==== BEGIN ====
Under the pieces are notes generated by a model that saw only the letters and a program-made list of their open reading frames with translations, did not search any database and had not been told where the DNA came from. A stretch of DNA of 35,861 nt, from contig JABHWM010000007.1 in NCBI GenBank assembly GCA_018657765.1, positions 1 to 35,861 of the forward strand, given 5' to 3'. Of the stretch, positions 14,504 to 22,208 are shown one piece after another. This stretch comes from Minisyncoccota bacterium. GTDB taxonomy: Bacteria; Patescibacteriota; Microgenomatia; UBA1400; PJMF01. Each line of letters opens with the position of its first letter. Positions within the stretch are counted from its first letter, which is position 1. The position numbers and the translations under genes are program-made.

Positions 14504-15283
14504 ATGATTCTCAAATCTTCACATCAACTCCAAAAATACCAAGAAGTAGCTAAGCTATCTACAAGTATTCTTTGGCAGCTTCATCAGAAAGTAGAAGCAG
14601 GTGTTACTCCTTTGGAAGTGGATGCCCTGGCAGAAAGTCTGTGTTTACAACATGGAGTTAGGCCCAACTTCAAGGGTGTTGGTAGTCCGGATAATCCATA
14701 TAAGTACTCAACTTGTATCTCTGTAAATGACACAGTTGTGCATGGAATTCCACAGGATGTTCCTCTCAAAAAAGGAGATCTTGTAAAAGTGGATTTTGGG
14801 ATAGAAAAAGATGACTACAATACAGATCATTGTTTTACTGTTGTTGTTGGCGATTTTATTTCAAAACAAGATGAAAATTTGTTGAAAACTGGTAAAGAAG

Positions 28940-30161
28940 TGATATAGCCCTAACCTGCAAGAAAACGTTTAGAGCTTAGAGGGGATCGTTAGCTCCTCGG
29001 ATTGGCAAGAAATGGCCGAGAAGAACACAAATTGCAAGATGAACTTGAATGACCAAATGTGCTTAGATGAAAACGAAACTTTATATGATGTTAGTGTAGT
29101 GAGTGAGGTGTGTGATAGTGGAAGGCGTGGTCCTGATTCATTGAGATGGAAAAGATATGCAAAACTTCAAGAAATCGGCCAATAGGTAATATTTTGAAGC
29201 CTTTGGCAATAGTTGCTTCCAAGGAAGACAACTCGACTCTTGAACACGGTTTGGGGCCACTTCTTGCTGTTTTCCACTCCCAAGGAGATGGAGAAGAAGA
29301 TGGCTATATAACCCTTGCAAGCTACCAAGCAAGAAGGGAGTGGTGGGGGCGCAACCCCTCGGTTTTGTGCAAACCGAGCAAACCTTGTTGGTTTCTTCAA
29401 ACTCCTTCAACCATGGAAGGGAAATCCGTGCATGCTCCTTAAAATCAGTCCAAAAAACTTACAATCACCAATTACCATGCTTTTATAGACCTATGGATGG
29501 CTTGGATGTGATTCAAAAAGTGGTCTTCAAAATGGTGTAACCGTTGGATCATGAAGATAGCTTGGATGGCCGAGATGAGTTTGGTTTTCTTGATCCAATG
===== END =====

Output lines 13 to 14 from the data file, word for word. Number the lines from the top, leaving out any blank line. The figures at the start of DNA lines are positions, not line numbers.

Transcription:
29401 ACTCCTTCAACCATGGAAGGGAAATCCGTGCATGCTCCTTAAAATCAGTCCAAAAAACTTACAATCACCAATTACCATGCTTTTATAGACCTATGGATGG
29501 CTTGGATGTGATTCAAAAAGTGGTCTTCAAAATGGTGTAACCGTTGGATCATGAAGATAGCTTGGATGGCCGAGATGAGTTTGGTTTTCTTGATCCAATG